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The Official Journal of the Pan-Pacific Association of Input-Output Studies (PAPAIOS)

Linkages between different types of globalization and socio-economic variables: panel data analysis for 129 countries


Present study explores the linkages between three categories of globalization to socio-economic indicators, which include poverty, inequality, unemployment and Human Development Index (HDI) using the sample of 129 countries over the period 1990 to 2019. The results show presence of co-integration among socio-economic variables and three categories of globalization. The findings indicate that economic, political and social globalization is positively related to each other. It is worth mentioning that all the three types of globalization decreases poverty but the role of economic dimension is appeared to be insignificant. Some negative effect of globalization on inequality and unemployment is also reported by this study. The traditional link between inequality, poverty and unemployment in the presence of globalization show that these three variables are closely related to one another, deterioration in any one variable has adverse effect on other two variables. Furthermore, results of Vector Error Correction Mechanism (VECM) show that socio-economic variables not only cause each other but they also improve human welfare that is measured by HDI. Long run causality indicates that all variables cause each other as error correction term is significant.

1 Introduction

The process of globalization has been increasing during the past few decades due to several economic and non-economic factors. In this regard, the policies of government and the national and international organizations play important role in the development of globalization. Many developing and developed countries have been following the economic policies of liberalization. Quite a few countries have made effort to decrease trade restrictions via entering in multiple regional and international trading agreements. Arrangements are being made to reduce the barriers on trade and capital flows. In this regard, financial deregulation was primarily started by developed countries in the 1970s, whereas it initiated in developing countries during the 1980s. The surge of globalization is complemented by technological advancement that has transformed the national companies into transnational to earn more profit in the newly developed global markets. It has resulted in higher integrated economies in economic, financial, political, social and cultural relations. However, the policies of deregulation do not necessarily guarantee the perks of globalization. Several economies are enjoying substantial economic growth due to globalization, while others are not able to reap its benefits. It is, therefore, challenging to draw some firm conclusions concerning the impact of globalization on economic and social performance of a country. The possible reasoning could be heterogeneity in the structure and policies of different countries which critically dependent on an inspection of economic, financial, political, social and cultural practices of a society. Furthermore, the advantage of opening the border greatly depends on absorption capacity, human resource and institutions of the country under consideration.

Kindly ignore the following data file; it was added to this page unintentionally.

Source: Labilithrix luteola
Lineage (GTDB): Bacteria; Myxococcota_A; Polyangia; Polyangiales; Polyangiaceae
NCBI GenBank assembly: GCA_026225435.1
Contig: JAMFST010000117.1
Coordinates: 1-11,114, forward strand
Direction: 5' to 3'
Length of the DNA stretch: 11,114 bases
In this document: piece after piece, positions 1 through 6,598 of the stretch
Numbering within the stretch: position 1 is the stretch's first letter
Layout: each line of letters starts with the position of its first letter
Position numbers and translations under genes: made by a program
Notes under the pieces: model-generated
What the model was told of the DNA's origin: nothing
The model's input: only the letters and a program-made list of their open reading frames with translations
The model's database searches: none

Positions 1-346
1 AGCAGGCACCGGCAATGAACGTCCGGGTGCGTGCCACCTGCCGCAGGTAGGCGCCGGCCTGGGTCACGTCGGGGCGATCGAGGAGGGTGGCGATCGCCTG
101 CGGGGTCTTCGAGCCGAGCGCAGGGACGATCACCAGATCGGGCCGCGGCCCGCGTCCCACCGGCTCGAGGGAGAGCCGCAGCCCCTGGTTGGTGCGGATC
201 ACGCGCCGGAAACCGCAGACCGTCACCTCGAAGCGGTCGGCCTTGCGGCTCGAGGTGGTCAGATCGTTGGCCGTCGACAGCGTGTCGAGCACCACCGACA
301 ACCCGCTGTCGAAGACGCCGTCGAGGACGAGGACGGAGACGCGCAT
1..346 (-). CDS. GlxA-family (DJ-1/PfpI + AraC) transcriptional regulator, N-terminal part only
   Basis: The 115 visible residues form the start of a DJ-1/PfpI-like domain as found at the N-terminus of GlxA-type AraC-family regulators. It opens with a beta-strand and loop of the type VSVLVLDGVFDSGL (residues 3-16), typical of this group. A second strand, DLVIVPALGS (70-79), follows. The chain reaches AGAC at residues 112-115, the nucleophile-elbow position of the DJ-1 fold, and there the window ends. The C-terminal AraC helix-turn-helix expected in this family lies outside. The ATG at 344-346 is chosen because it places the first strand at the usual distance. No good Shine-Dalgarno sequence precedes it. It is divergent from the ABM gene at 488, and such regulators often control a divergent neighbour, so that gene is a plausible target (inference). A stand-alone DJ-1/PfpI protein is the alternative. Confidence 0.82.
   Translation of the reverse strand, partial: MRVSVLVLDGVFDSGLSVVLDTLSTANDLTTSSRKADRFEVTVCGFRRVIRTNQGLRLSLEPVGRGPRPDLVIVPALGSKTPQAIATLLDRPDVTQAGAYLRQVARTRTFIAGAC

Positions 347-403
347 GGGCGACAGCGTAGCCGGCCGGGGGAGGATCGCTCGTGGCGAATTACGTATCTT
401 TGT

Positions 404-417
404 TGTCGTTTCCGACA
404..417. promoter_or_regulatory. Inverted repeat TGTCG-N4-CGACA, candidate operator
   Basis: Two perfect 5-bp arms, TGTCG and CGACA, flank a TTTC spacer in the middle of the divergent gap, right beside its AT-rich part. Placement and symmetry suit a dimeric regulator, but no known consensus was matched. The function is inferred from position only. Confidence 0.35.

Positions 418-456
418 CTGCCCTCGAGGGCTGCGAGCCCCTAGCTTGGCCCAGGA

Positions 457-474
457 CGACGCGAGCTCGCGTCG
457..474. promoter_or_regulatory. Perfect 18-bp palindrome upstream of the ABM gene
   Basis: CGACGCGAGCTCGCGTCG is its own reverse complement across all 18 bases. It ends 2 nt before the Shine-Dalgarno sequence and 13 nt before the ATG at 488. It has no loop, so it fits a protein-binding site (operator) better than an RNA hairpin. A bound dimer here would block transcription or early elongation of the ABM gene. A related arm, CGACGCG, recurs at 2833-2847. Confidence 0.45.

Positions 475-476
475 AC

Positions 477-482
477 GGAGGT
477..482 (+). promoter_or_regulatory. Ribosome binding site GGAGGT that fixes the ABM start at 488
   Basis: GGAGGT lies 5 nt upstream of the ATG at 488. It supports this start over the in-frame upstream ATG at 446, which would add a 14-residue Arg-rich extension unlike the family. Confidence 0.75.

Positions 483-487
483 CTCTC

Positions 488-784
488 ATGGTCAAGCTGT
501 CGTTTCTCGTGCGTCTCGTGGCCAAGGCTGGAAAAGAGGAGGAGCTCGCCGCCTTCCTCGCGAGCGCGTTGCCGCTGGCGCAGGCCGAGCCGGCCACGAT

Globalization offers multiple channels for development and growth and at the same time it imposes challenges in managing and formulating domestic policies. Income, unemployment, poverty reduction and economic inequality have always been the major objectives of policy makers. Along with these objectives, social performance of a country is also a concern of policy makers. Globalization identifies modernized link to socioeconomic and political processes that effect and are affected by the events in communities. Providing basic necessities and better quality of life is always on the top of the policies that reflected in good governance but these objectives are not easy to achieve. There is always a cruel choice among the economic and social goals of development. It is argued that these indicators can get worse if government’s strategies are insensitive to the implication of such polices in the age of global interdependencies. Despite this fact, the effective policy can serve as a locomotive to achieve these goals simultaneously. In this regard, economic growth serves as engine in attaining other social goals. It is suggested that socio-economic sustainability can be achieved by adopting the Rawalsian justice principle in the formulation of economic and financial strategies (Rao and Molina 2015).

High and persistent unemployment increases social discontent (related to inequality and widespread poverty), which is driven by various economic, social and psychological mechanisms. Unemployment is linked not only to greater poverty, but also to greater inequality as the unemployed individuals lose proportionately more than the employed individuals (Nickell 1990). Subsequently, it affects human welfare. Countries with persistent problem of unemployment, poverty and inequality perform poor in the ranking of Human Development Index (HDI). Therefore, it can be concluded that the socioeconomic variables are linked with each other in one way or the other. Furthermore, economic, political and social interdependence of countries is also influencing these indicators directly or indirectly.